Joubert syndrome

Also known as: Joubert-Boltshauser syndrome


Joubert syndrome is a rare neurological condition characterised by developmental delay, floppiness (see entry Hypotonia), ataxia (lack of muscle control) and difficulty controlling oculomotor apraxia (horizontal eye movements). Other symptoms include hyperpnea (abnormal breathing patterns), kidney abnormalities (see entry Kidney disease) and a characteristic facial appearance. Individuals with Joubert syndrome may show some or all of these features and their severity may vary. The major investigation finding is underdevelopment of the cerebellar vermis (a narrow, worm-like structure between the hemispheres of the cerebellum) and brain stem on a magnetic resonance imaging (MRI) scan.


Medical text written May 2003 by Contact a Family. Approved May 2003 by Professor M Patton, Professor of Medical Genetics, St George’s Hospital Medical School, London, UK. Last updated February 2010 by Professor Brian Neville, Emeritus Professor of Paediatric Neurology, UCL Institute of Child Health and Great Ormond Street Hospital, London, UK.

What are the symptoms?

Hypotonia is particularly evident in the neonatal period (the period immediately after birth) and during infancy. Children may be moderately or severely affected and may lack head control, have difficulties rolling over, sitting, standing and walking. Unsteadiness due to ataxia and balance problems may also be present. Joubert syndrome also affects breathing and abnormal over breathing commonly occurs during the neonatal period. This may improve with age but, in some cases, it persists and may threaten survival.

Individuals with Joubert syndrome have abnormal eye movements including a squint with or without retinal degeneration, and with or without congenital blindness (see entry Vision disorders in Childhood). Young infants with Joubert syndrome often have a characteristic appearance with a large head, prominent forehead, high rounded eyebrows, broad nasal ridge, mild epicanthus, upturned nose with evident nostrils, open mouth and protruding tongue. This appearance becomes less pronounced as the child grows.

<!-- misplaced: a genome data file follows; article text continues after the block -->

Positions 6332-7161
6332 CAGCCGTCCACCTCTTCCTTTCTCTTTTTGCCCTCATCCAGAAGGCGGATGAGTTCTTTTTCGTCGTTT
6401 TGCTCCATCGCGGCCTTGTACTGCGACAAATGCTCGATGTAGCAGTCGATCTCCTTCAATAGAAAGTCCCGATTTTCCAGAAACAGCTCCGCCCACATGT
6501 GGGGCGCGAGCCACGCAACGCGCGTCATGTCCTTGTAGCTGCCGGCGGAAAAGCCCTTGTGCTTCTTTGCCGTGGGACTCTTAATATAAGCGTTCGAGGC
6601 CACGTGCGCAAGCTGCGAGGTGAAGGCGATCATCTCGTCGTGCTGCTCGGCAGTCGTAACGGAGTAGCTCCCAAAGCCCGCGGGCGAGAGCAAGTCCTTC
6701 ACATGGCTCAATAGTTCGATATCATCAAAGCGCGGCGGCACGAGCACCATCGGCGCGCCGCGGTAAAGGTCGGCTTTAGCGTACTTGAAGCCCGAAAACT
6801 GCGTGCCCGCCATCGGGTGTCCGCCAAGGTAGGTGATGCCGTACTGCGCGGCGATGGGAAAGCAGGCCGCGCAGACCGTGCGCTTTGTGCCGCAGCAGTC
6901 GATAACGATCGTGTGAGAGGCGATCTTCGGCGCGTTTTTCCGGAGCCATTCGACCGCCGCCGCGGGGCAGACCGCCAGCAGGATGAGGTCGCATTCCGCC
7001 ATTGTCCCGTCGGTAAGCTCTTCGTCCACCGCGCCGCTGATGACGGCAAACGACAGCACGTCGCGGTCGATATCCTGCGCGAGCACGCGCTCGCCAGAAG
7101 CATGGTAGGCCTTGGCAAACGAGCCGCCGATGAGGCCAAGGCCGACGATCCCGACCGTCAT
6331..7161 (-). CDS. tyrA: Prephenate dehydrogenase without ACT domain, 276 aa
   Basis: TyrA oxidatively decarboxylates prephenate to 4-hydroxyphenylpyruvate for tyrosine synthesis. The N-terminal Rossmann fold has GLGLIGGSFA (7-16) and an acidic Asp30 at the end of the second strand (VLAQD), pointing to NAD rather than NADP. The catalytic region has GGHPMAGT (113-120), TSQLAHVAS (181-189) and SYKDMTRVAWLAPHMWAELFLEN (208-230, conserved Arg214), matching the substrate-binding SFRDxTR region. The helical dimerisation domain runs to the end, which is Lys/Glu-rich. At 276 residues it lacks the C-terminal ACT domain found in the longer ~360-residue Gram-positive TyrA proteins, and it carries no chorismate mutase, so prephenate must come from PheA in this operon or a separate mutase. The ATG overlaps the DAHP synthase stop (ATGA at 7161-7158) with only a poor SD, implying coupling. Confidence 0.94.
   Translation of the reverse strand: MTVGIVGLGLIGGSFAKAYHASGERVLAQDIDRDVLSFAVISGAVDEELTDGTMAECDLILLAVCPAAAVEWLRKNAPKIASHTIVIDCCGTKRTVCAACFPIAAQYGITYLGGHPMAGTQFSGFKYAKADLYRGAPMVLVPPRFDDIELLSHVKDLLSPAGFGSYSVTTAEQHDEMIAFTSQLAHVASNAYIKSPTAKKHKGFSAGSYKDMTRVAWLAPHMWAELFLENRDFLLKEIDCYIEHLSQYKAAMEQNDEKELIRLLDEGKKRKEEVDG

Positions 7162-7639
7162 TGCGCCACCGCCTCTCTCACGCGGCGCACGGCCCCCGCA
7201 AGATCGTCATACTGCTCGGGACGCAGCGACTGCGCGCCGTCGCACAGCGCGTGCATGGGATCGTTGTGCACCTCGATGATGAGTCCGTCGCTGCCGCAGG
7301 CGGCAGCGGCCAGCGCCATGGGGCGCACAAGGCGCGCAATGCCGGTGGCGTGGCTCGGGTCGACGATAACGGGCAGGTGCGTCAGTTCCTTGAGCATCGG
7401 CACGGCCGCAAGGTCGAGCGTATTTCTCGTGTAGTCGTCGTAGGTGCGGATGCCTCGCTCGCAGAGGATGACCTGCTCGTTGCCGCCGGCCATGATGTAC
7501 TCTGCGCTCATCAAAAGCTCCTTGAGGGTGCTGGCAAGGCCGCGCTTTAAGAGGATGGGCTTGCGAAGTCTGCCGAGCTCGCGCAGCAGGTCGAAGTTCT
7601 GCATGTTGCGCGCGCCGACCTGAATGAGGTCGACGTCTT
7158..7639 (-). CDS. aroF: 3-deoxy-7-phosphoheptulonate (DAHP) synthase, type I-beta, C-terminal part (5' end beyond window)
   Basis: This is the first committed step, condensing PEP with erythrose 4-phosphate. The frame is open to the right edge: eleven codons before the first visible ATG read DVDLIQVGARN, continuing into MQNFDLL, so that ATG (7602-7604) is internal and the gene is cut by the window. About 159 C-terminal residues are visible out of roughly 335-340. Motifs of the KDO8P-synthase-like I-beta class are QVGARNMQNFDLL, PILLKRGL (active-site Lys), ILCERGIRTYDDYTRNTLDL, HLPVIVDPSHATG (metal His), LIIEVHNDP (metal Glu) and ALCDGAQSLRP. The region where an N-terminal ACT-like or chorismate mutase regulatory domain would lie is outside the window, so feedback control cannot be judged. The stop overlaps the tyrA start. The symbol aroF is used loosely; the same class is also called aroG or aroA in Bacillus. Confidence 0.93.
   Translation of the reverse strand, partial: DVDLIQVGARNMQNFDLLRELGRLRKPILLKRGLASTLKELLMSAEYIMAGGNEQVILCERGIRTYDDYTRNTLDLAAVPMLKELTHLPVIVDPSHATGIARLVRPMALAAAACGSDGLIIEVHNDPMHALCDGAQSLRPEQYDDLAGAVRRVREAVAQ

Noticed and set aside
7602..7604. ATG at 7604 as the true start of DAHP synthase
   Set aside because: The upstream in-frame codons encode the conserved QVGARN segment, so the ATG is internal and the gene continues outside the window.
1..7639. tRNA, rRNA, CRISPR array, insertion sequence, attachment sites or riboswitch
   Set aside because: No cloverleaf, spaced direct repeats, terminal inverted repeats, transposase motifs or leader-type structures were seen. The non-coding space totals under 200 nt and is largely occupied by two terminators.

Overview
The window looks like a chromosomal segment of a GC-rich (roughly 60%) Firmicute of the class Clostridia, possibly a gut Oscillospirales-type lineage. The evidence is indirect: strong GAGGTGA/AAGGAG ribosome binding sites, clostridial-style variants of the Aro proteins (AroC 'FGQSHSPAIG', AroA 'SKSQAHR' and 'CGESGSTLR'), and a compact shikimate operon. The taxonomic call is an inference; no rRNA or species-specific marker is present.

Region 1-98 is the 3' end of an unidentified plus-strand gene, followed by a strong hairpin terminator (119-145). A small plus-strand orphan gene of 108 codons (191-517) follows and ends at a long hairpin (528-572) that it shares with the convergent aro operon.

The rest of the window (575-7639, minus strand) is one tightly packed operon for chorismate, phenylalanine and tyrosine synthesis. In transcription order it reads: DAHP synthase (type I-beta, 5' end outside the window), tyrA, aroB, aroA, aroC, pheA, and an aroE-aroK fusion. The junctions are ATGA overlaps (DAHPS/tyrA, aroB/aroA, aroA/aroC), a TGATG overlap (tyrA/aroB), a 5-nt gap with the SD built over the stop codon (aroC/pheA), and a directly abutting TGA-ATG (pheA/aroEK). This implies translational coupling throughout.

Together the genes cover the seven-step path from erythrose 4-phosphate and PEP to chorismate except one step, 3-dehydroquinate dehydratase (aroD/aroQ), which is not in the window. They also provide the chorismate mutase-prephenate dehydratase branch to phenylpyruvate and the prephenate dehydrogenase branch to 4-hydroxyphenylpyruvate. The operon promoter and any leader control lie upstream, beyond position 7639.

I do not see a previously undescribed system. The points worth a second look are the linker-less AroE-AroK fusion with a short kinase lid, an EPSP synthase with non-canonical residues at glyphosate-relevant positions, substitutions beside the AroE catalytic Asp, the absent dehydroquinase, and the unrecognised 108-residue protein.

Cognitive and physical development is delayed in Joubert syndrome. Moderate-to-severe learning difficulties are common, language may be delayed. Some children with Joubert syndrome are hyperactive, combative and difficult to manage whilst others display normal behaviour.

What are the causes?

Joubert syndrome may be caused by gene abnormalities in at least three ‘loci’ or specific locations on a gene that relate to subtypes of Joubert syndrome. Some have no identifiable gene defect. The cerebellar vermis is responsible for controlling posture, coordinating head and eye movements and fine-tuning muscles. The brain stem is responsible for maintaining the body’s involuntary functions, such as heartbeat, breathing, and thermoregulation. The cerebellar vermis and brain stem are underdeveloped or absent in individuals with Joubert syndrome. These changes may be identified on an magnetic resonance imaging (MRI) scan of the brain.

How is it treated?

Treatment for Joubert syndrome is symptomatic (designed to alleviate the symptoms experienced by an individual with the condition) and supportive. Infant stimulation, physical, occupational, and speech therapy may have beneficial effects.

Inheritance patterns and prenatal diagnosis

Inheritance patterns
Joubert syndrome is inherited as an autosomal recessive trait.

Prenatal diagnosis
Features of Joubert syndrome may sometimes be visualised by ultrasound scan by 18 to 20 weeks of pregnancy. If a specific gene defect is known, it can be identified.

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